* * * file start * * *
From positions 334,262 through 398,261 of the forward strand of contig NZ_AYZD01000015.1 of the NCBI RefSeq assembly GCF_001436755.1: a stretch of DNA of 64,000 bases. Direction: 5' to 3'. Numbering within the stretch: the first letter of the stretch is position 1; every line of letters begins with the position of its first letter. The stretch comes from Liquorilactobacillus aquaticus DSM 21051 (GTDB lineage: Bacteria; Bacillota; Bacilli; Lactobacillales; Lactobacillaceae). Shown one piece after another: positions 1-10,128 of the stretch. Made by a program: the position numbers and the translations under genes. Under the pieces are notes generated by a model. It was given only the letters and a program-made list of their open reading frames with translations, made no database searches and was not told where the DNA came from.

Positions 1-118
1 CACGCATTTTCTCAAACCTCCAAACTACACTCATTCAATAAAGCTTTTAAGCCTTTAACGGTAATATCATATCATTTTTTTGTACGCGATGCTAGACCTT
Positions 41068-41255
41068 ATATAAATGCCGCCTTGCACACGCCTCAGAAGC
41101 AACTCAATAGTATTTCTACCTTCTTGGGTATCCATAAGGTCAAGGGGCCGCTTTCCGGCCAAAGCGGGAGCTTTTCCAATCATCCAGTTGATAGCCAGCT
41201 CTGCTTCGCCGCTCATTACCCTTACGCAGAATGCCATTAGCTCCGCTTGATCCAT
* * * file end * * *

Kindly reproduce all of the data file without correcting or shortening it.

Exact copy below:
From positions 334,262 through 398,261 of the forward strand of contig NZ_AYZD01000015.1 of the NCBI RefSeq assembly GCF_001436755.1: a stretch of DNA of 64,000 bases. Direction: 5' to 3'. Numbering within the stretch: the first letter of the stretch is position 1; every line of letters begins with the position of its first letter. The stretch comes from Liquorilactobacillus aquaticus DSM 21051 (GTDB lineage: Bacteria; Bacillota; Bacilli; Lactobacillales; Lactobacillaceae). Shown one piece after another: positions 1-10,128 of the stretch. Made by a program: the position numbers and the translations under genes. Under the pieces are notes generated by a model. It was given only the letters and a program-made list of their open reading frames with translations, made no database searches and was not told where the DNA came from.

Positions 1-118
1 CACGCATTTTCTCAAACCTCCAAACTACACTCATTCAATAAAGCTTTTAAGCCTTTAACGGTAATATCATATCATTTTTTTGTACGCGATGCTAGACCTT
Positions 41068-41255
41068 ATATAAATGCCGCCTTGCACACGCCTCAGAAGC
41101 AACTCAATAGTATTTCTACCTTCTTGGGTATCCATAAGGTCAAGGGGCCGCTTTCCGGCCAAAGCGGGAGCTTTTCCAATCATCCAGTTGATAGCCAGCT
41201 CTGCTTCGCCGCTCATTACCCTTACGCAGAATGCCATTAGCTCCGCTTGATCCAT